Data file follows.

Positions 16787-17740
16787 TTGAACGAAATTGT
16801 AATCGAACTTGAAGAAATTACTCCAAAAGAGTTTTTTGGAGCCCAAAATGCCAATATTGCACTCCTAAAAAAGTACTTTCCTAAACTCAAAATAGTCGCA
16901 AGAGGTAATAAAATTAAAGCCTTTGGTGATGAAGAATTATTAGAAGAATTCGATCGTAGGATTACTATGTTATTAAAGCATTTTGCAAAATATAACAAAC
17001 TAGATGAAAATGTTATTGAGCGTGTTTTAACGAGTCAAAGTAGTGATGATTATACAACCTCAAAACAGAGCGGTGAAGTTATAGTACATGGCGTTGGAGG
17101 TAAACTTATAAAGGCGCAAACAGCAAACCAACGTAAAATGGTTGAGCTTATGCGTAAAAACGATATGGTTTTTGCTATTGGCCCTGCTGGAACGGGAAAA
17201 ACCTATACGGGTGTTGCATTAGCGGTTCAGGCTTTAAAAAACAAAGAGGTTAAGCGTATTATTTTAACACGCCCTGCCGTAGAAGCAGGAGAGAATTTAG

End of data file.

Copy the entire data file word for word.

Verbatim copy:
Positions 16787-17740
16787 TTGAACGAAATTGT
16801 AATCGAACTTGAAGAAATTACTCCAAAAGAGTTTTTTGGAGCCCAAAATGCCAATATTGCACTCCTAAAAAAGTACTTTCCTAAACTCAAAATAGTCGCA
16901 AGAGGTAATAAAATTAAAGCCTTTGGTGATGAAGAATTATTAGAAGAATTCGATCGTAGGATTACTATGTTATTAAAGCATTTTGCAAAATATAACAAAC
17001 TAGATGAAAATGTTATTGAGCGTGTTTTAACGAGTCAAAGTAGTGATGATTATACAACCTCAAAACAGAGCGGTGAAGTTATAGTACATGGCGTTGGAGG
17101 TAAACTTATAAAGGCGCAAACAGCAAACCAACGTAAAATGGTTGAGCTTATGCGTAAAAACGATATGGTTTTTGCTATTGGCCCTGCTGGAACGGGAAAA
17201 ACCTATACGGGTGTTGCATTAGCGGTTCAGGCTTTAAAAAACAAAGAGGTTAAGCGTATTATTTTAACACGCCCTGCCGTAGAAGCAGGAGAGAATTTAG